Dylan’s development throughout the narrative is- at the risk of sounding ineloquent- such goals. If I could write a character that deeply flawed and transform him into such a lovable, such an empathetic individual, I will have succeeded as a writer, in my eyes. You know those characters where you know they have flaws, but the flaws are still endearing? Not with Dylan. He’s actually an asshole in the beginning of the book- to the point of being characterized as an anti-hero even. When he goes to therapy for self-harm, he makes condescending and insensitive remarks towards the other people in his group, and when he finds out that Jamie is a trans girl, he lashes out. Not at her, but in a general sense. Spangler doesn’t sugarcoat this at all. Although it’s discomforting and almost disturbing to read, he asks questions that I’d imagine every teenage boy would ask. And from that insensitive, clueless teenage boy, he grows and grows to become a beautiful, wonderful young man.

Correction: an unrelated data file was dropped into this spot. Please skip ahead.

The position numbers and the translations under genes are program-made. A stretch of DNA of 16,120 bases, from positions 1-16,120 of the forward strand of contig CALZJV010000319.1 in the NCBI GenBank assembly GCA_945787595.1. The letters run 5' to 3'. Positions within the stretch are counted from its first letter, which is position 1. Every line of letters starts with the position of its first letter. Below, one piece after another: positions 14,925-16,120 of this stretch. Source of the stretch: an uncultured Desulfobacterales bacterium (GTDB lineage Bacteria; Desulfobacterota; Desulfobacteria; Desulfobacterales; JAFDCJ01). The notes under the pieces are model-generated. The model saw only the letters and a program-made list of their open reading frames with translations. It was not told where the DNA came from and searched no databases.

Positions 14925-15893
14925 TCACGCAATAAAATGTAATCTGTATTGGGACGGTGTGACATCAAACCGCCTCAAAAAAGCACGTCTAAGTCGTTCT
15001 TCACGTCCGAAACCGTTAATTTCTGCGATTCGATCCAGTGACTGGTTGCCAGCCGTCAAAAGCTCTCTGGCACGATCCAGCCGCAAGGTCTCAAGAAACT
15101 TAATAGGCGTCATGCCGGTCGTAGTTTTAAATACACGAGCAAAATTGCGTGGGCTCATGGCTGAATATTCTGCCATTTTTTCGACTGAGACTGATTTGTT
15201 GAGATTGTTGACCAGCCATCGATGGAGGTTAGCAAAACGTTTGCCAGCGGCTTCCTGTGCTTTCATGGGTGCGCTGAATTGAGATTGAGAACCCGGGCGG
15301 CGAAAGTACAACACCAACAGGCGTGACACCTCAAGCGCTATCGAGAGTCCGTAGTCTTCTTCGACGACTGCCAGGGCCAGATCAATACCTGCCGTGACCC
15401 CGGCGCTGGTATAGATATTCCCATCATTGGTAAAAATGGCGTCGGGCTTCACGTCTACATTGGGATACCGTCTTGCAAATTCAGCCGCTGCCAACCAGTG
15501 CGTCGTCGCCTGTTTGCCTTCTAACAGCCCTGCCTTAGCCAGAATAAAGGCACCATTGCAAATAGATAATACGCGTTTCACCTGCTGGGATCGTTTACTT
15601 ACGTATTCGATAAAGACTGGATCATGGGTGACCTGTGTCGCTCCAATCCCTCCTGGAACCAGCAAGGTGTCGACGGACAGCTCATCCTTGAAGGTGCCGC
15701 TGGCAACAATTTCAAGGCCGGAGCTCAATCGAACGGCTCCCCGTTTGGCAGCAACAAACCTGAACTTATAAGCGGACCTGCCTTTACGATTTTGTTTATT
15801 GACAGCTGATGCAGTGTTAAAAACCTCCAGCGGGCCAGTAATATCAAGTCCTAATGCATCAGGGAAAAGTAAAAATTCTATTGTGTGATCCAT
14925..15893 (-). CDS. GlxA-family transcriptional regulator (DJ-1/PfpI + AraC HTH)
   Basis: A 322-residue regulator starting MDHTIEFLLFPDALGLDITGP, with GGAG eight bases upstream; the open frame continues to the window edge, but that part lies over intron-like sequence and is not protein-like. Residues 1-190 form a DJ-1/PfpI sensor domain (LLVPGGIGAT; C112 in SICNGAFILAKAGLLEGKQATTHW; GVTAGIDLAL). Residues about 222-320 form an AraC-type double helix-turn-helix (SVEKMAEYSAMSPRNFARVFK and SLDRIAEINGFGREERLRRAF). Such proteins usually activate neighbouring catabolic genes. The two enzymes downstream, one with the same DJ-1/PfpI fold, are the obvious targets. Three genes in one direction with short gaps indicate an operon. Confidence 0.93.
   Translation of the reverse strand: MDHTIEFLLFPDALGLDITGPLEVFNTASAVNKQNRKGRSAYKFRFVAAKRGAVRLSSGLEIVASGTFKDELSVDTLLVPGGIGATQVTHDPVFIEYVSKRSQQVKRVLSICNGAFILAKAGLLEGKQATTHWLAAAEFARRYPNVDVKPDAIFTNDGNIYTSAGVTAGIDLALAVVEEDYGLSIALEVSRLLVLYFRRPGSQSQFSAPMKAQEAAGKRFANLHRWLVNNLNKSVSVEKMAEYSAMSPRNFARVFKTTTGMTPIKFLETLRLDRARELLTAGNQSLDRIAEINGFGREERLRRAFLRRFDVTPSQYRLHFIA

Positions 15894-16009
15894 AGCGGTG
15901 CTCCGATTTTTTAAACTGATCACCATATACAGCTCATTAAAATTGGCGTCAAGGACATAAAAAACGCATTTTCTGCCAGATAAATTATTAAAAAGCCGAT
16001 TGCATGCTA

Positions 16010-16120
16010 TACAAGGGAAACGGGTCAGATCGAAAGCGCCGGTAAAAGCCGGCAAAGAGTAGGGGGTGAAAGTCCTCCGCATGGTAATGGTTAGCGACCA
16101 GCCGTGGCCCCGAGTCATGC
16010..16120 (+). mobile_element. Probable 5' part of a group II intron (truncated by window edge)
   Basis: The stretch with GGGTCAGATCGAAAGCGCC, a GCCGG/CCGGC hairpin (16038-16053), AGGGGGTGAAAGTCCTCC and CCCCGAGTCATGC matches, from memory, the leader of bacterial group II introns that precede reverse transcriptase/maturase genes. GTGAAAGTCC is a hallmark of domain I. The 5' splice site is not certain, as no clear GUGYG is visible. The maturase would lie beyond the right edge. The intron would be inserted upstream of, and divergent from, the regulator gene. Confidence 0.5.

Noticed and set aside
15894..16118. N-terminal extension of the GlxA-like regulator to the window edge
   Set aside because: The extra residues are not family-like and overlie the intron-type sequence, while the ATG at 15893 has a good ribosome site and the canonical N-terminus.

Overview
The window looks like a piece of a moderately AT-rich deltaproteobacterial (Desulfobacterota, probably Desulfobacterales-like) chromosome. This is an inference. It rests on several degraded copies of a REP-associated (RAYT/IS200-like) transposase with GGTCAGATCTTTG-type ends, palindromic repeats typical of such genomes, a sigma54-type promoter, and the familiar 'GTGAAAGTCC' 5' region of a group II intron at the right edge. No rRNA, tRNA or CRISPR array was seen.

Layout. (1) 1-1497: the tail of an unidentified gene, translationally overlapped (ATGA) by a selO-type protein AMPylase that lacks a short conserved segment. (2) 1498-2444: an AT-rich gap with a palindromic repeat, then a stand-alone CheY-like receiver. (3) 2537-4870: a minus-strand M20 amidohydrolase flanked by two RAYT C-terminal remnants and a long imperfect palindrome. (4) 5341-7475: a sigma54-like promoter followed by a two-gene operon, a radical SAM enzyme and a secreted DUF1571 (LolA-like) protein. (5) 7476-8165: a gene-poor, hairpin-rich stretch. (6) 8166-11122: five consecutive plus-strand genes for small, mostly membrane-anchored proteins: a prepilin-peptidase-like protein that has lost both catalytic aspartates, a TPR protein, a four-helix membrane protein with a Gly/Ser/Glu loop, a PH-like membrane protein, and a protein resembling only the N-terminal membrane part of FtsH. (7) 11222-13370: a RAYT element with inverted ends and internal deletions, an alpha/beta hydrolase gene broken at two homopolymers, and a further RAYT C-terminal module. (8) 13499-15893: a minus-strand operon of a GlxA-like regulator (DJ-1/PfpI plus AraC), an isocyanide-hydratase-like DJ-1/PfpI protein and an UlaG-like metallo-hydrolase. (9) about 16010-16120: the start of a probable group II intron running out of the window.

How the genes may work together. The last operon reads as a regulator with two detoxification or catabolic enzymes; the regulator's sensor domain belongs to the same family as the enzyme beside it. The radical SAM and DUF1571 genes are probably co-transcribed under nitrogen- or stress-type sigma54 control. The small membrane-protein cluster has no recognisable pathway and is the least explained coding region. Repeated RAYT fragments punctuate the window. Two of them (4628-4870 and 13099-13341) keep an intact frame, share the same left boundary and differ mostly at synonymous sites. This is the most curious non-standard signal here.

So, it’s obvious here that I really enjoyed this book. Which is not to say that it was perfect. Primarily, my problem was with Jamie’s character. I feel that all the other characters were so flawed and complicated that she stuck out as this almost-perfect girl, which inhibited me from being as invested in her character as I was in Dylan’s. Moroever, I felt that there were a couple of loose ends that weren’t resolved, particularly with regards to Dylan and JP’s relationship. I also thought that mental illness plays such a prominent role in this novel, particularly with Dylan (can’t say much for the risk of spoilers) that I definitely wish it had been explored more. And finally, Dylan looking for a sign from his father was a little overdone, but apart from these issues, this was a solid, solid read that I would highly recommend.
Please, please, please give heed to the trigger warnings above. This book is so unabashedly honest, and the characters say some cruel things, so please be aware of this.